Hanna is a half-Finnish, half-African-American girl who was raised by her Finnish father. After he died, she lived with her aunt Ulla. When we first meet Hanna, though, she is on the front doorstep of her estranged mother’s house after she smacked Ulla on the head and fled. (Ulla is alive, don’t worry. But she’s pissed, and she informs Rosalee of Hanna’s outburst.) Hanna’s mom, Rosalee, lives in Portero, Texas, which is unfriendly to newcomers (transies, short for “transient”) and which, as it turns out, has a lot of supernatural business in the form of hidden doors all around town, ghosts, evil spirits, and wish-granting Keys made of bones. Hanna is determined not to be a transy, but given that even her own mother doesn’t want her there, it’s difficult to find a way to fit in.
When I read Bleeding Violet the first time, I had been diagnosed with bipolar disorder II but wasn’t really doing anything for it, nor did I have much understanding of it. I was absolutely open about my diagnosis, but I think that openness was a sort of front for not actually dealing with it or getting proper care. Hanna, too, tells anyone who asks that she’s bipolar, so I found her to be a lot like me in that regard. (It helps that we share a name and are both biracial.)
Hanna is not totally convinced of the efficacy of her meds and is a little lazy about taking them regularly. To Rosalee’s credit, while she is not at all kind when Hanna first arrives, she does insist that Hanna take her pills every day. Hanna even tests Rosalee’s dedication (and her own illness) by not taking her meds for a while, just to see if Rosalee notices. It’s clear that she likes the fact that someone is playing grown-up for her, but she doesn’t want to admit it. Her mother also tells her that she needs to see a therapist and makes Hanna’s appointments for her.
Hanna is the kind of teen that a more conservative adult might label as “wild.” She does whatever she wants, doesn’t take no for an answer, and has consequence-free sex. She goes for what she wants until she gets it—especially if it’s people. She makes a bet with her mother that she will fit in within two weeks, and when she decides that she likes the look of Wyatt Ortiga, a high school classmate, she doesn’t hide her attraction to him.
Wyatt is a member of the Mortmaine, a shadowy, not-all-that-well-explained group dedicated to keeping things orderly in Portero. Wyatt is a bit of a bad boy. He’s perfectly happy to have sex with Hanna, whom he likes back, plus his gift for inventing magical solutions to Portero’s evil spirit problem does not make the conservative, by-the-book Mortmaine very happy.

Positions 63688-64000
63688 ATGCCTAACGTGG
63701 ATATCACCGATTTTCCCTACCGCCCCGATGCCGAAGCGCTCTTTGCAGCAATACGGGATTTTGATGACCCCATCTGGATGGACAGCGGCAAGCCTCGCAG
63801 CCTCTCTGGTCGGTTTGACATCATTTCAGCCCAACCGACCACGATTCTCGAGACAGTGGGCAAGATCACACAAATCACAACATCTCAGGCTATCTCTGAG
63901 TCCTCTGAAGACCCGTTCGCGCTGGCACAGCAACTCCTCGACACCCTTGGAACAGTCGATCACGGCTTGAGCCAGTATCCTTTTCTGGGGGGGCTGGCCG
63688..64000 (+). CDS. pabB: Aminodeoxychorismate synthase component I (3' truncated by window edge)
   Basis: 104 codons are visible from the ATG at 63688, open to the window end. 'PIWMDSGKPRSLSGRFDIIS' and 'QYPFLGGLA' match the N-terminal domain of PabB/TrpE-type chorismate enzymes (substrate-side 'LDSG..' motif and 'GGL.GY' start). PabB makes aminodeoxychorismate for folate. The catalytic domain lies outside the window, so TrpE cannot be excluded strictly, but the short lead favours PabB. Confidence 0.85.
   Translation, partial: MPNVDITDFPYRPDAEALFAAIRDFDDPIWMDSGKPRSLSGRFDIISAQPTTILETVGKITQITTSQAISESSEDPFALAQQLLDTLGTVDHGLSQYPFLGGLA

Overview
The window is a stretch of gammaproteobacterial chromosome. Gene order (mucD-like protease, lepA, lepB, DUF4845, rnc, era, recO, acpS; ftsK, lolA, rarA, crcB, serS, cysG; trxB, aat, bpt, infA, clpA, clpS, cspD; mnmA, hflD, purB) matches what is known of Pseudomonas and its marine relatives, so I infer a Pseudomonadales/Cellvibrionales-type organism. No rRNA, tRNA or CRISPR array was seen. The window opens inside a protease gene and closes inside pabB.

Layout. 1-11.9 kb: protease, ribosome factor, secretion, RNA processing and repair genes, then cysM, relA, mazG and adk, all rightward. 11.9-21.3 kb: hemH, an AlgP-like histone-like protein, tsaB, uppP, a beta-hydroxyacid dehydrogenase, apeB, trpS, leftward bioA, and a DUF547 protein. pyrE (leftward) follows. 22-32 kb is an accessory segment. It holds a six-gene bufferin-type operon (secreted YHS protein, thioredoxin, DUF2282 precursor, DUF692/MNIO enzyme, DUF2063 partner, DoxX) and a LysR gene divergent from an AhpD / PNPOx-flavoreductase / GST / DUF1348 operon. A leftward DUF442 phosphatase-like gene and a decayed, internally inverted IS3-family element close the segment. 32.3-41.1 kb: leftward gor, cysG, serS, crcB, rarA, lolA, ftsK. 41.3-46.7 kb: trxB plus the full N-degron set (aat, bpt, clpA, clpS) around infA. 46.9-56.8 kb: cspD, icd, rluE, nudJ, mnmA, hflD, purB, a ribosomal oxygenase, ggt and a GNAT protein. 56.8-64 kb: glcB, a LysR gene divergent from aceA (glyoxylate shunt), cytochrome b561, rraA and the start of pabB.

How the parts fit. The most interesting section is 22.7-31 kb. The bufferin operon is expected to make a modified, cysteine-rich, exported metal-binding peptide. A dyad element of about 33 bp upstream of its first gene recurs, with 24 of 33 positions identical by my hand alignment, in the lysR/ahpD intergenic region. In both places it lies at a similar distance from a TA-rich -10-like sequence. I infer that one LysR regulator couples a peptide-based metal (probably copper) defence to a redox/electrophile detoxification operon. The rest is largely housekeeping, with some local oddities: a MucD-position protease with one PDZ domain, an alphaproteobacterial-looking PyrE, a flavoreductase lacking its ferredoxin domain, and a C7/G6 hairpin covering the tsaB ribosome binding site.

It’s important to note that part of Hanna’s story is that she used to have hallucinations—or what she assumed were hallucinations—of her father and other things. These became real when she got to Portero. You never quite know whether they were actually hallucinations, which are marks of another disorder altogether, or if it’s that she misunderstood them because she didn’t yet know that there were really ghosts in the world. I’m a bit worried uninitiated readers might read that and assume that all bipolar people have hallucinations, when in reality it’s an uncommon symptom. And that people who aren’t familiar with what it’s like to have a semi-managed mental illness will think that Hanna is “unrealistic” precisely because she isn’t out of control. That same question arises when I consider the violent acts she commits – from the off-page assault of her aunt to a later on-page assault on her mother, it could be read as the usual “crazy lady does crazy things” stereotype. But for me, it didn’t feel that way, partly because this is a horror story with a lot of other violence – not gratuitous, but Portero is a gritty world, so it didn’t feel any more out of place than violence on any crime or science fiction television show.
Overall, I’m fairly pleased with the portrayal of Hanna as someone with bipolar disorder, and I think this is a welcome novel. The plot is not “how it feels to be bipolar”; it’s “welcome to a strange, terrifying town that just happens to have a bipolar resident, and hey, she’s pretty cool.” If this book has flaws, it’s that Portero is incredibly complicated, and there’s maybe a bit too much stuff going on in terms of plot, especially packed into the end.
Hanna is a character with bipolar disorder. She’s not Bipolar Disorder, the walking human diagnosis. I think people who share the disease will find something soothing in seeing someone who both manages and mismanages her illness realistically. She doesn’t totally fly off the handle, and she’s never presented as someone who has absolutely wild mood swings all the time, the way the condition is often portrayed. She has angry outbursts, and she feels perhaps unduly angry sometimes, but those are both human and a mark of someone who maybe doesn’t quite have the right cocktail of medications and treatments yet, which is a very realistic thing. Hanna is very much in progress, and I believe this is the first book I’ve read that shows someone post-diagnosis who is not new to the condition, yet still trying to figure things out.